How do ASEAN countries fare when it comes to legislating – and actually implementing – a more disabled-friendly environment? Tess Bacalla analyses how its countries fare in this feature for the Reporting ASEAN series.
On its 50th year, has #ASEAN matured or is it in mid-life crisis? What are the milestones as it ends its first year as a community? How do citizens see ASEAN? What face of ASEAN do the media convey in their reporting? These are just some of the questions that will be discussed at the @ReportingASEAN media forum 2016, to be held on Dec. 2-4, 2016 in Bangkok, Thailand.
Like Philippine President Rodrigo Duterte’e high-octane politics or hate it, but his brand of leadership has not been seen in ASEAN in decades, Kavi Chongkittavorn says in this piece for Reporting ASEAN. And whatever one thinks of Duterte’s China move, his overtures to Beijing have gone a long way in defusing the South China Sea tensions.
In grieving Thailand, the abrupt and deafening silence is akin to that which follows the sudden switching off of loud music or the television. A visual environment so defined by black – and some grey and white – that it feels like someone pulled down a black-and-white filter across just about everything around. Johanna Son takes us around Bangkok in the days after the death of King Bhumibol Adulyadej.
Welcome to the Labour Day 2016 issue of The ASEAN Beat, a publication produced by the ‘Reporting ASEAN’ program! In this issue, we bring together a diverse mix of features, analyses and video reports around ASEAN and the different facets of labour migration. Happy reading, and a work-free Labour Day!
Myanmar’s weekly newspaper ‘The Voice’ is one of the survivors of the country’s transition to media freedom over the last decade. Today, Zeya Thu, deputy chief editor of the paper, says “we are in a transitional society” and that the country is now learning about ASEAN.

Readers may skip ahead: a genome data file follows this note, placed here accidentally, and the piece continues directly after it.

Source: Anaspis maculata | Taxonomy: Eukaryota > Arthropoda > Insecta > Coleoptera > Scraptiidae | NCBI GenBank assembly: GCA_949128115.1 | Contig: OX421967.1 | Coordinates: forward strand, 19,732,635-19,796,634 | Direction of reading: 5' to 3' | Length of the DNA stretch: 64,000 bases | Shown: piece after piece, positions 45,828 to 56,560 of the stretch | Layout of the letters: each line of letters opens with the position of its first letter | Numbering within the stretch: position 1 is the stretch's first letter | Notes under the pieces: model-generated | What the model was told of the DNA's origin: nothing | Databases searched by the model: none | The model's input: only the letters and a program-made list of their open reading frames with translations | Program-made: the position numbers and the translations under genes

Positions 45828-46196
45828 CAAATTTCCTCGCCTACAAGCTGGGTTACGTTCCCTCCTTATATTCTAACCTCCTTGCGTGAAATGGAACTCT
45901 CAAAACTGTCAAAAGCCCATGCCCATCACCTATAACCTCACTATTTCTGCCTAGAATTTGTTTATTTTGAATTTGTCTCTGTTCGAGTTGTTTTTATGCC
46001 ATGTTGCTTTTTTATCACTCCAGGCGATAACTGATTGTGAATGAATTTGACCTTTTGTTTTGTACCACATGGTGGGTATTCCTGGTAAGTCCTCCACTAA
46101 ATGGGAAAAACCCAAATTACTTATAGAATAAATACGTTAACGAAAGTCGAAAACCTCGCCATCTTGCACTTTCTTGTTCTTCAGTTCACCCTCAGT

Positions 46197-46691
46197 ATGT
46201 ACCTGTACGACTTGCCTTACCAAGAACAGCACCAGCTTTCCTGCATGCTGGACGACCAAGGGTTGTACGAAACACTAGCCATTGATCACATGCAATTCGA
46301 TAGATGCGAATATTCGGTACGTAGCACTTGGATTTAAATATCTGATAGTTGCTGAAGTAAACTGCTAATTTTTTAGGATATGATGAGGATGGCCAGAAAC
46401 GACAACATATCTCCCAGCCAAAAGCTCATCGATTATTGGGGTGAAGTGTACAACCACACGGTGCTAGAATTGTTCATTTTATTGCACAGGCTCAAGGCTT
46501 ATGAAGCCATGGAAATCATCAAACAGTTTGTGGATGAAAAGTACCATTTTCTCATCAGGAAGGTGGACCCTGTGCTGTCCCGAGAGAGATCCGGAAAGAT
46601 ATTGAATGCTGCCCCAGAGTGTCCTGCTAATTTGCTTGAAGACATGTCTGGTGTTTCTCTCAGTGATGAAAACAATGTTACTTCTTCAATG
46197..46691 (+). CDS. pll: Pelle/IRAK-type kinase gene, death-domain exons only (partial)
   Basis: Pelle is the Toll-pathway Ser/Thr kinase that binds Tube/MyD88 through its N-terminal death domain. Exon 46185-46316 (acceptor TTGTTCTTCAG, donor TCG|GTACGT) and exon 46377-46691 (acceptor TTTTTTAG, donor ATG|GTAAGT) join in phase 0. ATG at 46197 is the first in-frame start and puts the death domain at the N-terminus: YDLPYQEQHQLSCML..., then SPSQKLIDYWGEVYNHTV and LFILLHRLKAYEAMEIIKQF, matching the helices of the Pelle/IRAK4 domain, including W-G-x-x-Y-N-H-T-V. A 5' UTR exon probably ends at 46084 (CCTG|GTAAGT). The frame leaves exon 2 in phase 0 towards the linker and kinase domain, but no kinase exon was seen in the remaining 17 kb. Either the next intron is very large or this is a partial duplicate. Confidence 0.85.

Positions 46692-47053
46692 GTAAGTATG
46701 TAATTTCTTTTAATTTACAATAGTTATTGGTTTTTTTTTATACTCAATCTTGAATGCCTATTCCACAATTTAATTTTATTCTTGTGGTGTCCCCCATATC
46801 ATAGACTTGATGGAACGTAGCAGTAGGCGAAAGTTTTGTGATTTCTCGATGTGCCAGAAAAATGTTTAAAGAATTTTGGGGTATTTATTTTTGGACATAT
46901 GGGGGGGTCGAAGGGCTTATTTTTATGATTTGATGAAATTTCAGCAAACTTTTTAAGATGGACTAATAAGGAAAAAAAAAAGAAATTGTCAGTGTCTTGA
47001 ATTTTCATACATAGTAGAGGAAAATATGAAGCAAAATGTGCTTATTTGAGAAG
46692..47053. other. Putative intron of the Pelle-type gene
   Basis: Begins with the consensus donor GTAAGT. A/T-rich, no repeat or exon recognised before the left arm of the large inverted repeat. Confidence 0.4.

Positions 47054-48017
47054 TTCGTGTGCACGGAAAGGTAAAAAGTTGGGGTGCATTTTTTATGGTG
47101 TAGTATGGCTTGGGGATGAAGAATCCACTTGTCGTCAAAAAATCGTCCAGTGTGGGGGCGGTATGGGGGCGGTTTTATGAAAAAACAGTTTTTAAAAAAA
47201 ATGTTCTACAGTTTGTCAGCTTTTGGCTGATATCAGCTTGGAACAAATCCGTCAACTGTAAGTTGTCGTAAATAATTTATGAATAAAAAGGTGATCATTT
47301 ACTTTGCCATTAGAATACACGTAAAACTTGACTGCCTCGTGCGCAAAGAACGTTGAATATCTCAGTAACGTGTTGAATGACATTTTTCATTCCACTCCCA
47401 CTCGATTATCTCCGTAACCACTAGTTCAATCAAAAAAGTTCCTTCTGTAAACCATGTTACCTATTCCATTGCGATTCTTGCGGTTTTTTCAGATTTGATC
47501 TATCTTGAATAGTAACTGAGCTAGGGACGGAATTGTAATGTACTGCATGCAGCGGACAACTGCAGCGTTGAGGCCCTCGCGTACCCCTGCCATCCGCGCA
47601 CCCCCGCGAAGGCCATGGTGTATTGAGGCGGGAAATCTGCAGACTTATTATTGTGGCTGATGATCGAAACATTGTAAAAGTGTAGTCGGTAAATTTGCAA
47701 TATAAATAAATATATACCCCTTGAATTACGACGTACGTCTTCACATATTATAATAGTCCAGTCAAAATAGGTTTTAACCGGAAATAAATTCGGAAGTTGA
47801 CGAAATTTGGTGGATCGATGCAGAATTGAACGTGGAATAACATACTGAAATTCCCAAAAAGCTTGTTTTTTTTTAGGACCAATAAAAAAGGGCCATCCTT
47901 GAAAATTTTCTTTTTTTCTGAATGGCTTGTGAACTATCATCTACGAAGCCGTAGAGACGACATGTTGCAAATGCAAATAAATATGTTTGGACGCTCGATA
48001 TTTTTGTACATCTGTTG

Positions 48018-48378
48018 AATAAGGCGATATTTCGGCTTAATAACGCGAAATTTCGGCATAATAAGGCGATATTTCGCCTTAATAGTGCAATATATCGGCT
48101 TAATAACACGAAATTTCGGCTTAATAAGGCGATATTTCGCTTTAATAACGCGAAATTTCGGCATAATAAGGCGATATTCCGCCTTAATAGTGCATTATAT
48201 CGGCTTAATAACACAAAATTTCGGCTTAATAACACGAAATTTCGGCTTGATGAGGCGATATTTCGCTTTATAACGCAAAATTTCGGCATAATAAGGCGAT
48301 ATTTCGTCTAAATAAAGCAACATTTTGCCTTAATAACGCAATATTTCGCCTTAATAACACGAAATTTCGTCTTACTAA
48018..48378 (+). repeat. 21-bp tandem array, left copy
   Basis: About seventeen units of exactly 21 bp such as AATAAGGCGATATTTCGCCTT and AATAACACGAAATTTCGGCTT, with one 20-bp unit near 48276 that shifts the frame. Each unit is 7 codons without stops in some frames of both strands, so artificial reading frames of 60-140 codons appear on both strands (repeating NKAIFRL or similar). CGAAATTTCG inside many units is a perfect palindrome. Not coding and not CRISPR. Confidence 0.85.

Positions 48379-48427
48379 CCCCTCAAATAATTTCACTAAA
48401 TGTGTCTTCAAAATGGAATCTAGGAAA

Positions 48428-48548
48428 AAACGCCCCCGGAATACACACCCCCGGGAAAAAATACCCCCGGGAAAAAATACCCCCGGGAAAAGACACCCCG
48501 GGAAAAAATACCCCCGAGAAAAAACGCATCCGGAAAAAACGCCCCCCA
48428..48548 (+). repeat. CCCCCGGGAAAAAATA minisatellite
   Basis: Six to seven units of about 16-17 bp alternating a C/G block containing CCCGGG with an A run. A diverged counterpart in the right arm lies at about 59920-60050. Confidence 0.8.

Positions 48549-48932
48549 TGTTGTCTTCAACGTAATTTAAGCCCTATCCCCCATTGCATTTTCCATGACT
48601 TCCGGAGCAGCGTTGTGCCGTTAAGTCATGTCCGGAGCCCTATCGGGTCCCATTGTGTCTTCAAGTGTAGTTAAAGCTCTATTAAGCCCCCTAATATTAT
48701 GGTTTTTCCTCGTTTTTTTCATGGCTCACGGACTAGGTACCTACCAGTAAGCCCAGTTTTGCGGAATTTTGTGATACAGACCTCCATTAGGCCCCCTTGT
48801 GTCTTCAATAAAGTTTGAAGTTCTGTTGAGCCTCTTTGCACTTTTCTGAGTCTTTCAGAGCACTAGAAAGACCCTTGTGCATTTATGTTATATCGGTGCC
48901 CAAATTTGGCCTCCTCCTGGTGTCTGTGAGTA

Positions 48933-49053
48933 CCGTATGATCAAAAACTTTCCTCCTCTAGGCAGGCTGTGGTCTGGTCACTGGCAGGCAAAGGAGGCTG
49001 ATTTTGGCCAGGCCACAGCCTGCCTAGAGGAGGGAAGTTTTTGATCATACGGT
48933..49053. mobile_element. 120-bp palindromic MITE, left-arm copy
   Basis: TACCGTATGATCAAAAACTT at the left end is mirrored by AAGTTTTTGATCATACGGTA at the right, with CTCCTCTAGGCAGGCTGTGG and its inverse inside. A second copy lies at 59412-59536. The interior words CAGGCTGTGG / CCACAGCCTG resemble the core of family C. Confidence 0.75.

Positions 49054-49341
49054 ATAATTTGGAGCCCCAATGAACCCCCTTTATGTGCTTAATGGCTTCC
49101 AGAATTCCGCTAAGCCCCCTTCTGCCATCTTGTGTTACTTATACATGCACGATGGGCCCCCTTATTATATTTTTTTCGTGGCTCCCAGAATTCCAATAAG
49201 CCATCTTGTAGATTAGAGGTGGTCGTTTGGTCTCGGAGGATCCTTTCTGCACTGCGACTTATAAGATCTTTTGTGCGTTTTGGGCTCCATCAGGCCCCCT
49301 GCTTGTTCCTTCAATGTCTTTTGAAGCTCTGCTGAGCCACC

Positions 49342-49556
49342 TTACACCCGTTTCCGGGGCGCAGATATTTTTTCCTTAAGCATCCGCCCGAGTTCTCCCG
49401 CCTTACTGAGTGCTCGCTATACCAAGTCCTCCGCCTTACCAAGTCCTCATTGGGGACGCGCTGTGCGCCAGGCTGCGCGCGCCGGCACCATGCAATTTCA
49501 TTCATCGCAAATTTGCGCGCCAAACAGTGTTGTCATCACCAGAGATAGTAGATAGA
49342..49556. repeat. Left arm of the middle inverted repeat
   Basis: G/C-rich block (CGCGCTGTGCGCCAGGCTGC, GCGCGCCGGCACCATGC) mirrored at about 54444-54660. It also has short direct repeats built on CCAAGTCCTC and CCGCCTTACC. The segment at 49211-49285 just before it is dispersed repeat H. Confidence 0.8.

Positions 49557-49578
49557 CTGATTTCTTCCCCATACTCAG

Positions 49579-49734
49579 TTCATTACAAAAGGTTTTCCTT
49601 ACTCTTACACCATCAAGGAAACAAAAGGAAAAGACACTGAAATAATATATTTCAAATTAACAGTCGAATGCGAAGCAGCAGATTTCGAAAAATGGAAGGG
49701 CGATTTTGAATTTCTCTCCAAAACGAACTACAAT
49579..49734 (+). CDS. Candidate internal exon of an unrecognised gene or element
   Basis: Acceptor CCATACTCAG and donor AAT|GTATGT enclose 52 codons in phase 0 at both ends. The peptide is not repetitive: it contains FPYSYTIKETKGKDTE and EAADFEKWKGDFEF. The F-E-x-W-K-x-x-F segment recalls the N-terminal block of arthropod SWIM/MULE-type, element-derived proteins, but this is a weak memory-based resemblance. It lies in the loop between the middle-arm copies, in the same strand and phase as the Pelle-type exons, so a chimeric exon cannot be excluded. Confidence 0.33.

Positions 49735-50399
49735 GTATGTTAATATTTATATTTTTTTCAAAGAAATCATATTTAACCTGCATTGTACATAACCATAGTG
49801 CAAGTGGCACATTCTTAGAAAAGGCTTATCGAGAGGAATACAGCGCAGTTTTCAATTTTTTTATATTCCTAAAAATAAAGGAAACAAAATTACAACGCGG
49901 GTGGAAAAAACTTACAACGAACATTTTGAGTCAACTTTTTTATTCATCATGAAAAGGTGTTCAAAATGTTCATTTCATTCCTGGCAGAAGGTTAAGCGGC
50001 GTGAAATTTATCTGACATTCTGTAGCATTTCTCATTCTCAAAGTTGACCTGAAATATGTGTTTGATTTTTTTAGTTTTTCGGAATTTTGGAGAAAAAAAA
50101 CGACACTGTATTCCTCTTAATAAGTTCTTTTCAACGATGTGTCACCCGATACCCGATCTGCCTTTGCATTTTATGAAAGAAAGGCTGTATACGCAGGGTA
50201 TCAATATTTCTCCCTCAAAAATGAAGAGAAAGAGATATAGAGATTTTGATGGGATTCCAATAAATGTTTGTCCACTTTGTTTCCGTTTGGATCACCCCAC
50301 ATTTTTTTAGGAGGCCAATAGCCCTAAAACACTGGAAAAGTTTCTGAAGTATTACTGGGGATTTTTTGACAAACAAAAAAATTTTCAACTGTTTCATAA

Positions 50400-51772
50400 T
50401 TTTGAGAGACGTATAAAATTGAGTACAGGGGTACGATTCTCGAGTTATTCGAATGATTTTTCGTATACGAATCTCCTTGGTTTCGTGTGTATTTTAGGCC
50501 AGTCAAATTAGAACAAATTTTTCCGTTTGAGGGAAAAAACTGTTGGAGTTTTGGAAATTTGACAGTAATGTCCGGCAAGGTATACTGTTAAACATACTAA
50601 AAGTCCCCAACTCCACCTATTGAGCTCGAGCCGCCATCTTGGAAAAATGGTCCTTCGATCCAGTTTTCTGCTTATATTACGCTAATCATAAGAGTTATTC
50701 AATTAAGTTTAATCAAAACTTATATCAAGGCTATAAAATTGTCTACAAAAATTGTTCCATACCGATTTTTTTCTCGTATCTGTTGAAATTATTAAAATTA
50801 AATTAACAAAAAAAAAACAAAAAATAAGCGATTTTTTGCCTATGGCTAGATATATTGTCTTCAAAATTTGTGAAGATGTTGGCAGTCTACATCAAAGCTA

Japanese companies no longer see China as a top destination for investment, and are overwhelmingly turning to India and ASEAN for growth, according to a joint survey by Nikkei Inc. and the U.S. think tank Center for Strategic and International Studies. Ken Moriyasu of the Nikkei Asian review looks at the reasons behind this change.
Japan’s flagging economy is getting a boost from its neighbours – tourists from Southeast Asia keen to see samurais and indulge in a little shopping. Tourist arrivals from ASEAN have jumped 30 to 40 percent, according to the Japan National Tourism Organization. Suvendrini Kakuchi finds out why ASEAN visitors are flocking to Cool Japan.
The recent joint communique about the South China Sea dispute stopped short of mentioning the tribunal ruling invalidating China’s claims over most of the waterway. Tan Hui Yee of the Straits Times argues that while Asean has survived this test intact, its consensus-based system has muted its voice compared with the world powers weighing in loudly.
ASEAN Civil Society Conference/ASEAN Peoples’ Forum will be held in Timor-Leste this year instead of Laos, due to concerns over possible restrictions and limited freedom of expression. It is also a show of solidarity to reiterate civil society’s support for the inclusion of Timor-Leste as a full member of ASEAN. Read the full CSO Statement here.